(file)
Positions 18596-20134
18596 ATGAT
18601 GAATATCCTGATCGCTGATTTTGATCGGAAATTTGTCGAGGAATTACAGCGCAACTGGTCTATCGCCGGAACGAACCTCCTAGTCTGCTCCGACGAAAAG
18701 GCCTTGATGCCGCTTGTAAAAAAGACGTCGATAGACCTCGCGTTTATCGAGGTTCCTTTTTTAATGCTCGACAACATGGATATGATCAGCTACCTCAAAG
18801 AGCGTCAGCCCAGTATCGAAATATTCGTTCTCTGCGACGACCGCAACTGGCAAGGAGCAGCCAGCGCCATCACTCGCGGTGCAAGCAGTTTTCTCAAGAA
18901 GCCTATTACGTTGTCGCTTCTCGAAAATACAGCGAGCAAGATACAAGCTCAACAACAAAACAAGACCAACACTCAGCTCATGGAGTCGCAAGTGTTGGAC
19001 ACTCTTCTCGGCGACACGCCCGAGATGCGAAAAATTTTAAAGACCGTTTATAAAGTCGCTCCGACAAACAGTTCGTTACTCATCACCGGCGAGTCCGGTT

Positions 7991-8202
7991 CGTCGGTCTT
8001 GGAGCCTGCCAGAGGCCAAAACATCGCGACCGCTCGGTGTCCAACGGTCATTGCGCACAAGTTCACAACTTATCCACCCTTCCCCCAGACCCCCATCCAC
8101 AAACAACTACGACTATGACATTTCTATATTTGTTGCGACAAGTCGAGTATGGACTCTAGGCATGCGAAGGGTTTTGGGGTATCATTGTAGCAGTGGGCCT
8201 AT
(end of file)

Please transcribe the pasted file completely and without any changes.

Positions 18596-20134
18596 ATGAT
18601 GAATATCCTGATCGCTGATTTTGATCGGAAATTTGTCGAGGAATTACAGCGCAACTGGTCTATCGCCGGAACGAACCTCCTAGTCTGCTCCGACGAAAAG
18701 GCCTTGATGCCGCTTGTAAAAAAGACGTCGATAGACCTCGCGTTTATCGAGGTTCCTTTTTTAATGCTCGACAACATGGATATGATCAGCTACCTCAAAG
18801 AGCGTCAGCCCAGTATCGAAATATTCGTTCTCTGCGACGACCGCAACTGGCAAGGAGCAGCCAGCGCCATCACTCGCGGTGCAAGCAGTTTTCTCAAGAA
18901 GCCTATTACGTTGTCGCTTCTCGAAAATACAGCGAGCAAGATACAAGCTCAACAACAAAACAAGACCAACACTCAGCTCATGGAGTCGCAAGTGTTGGAC
19001 ACTCTTCTCGGCGACACGCCCGAGATGCGAAAAATTTTAAAGACCGTTTATAAAGTCGCTCCGACAAACAGTTCGTTACTCATCACCGGCGAGTCCGGTT

Positions 7991-8202
7991 CGTCGGTCTT
8001 GGAGCCTGCCAGAGGCCAAAACATCGCGACCGCTCGGTGTCCAACGGTCATTGCGCACAAGTTCACAACTTATCCACCCTTCCCCCAGACCCCCATCCAC
8101 AAACAACTACGACTATGACATTTCTATATTTGTTGCGACAAGTCGAGTATGGACTCTAGGCATGCGAAGGGTTTTGGGGTATCATTGTAGCAGTGGGCCT
8201 AT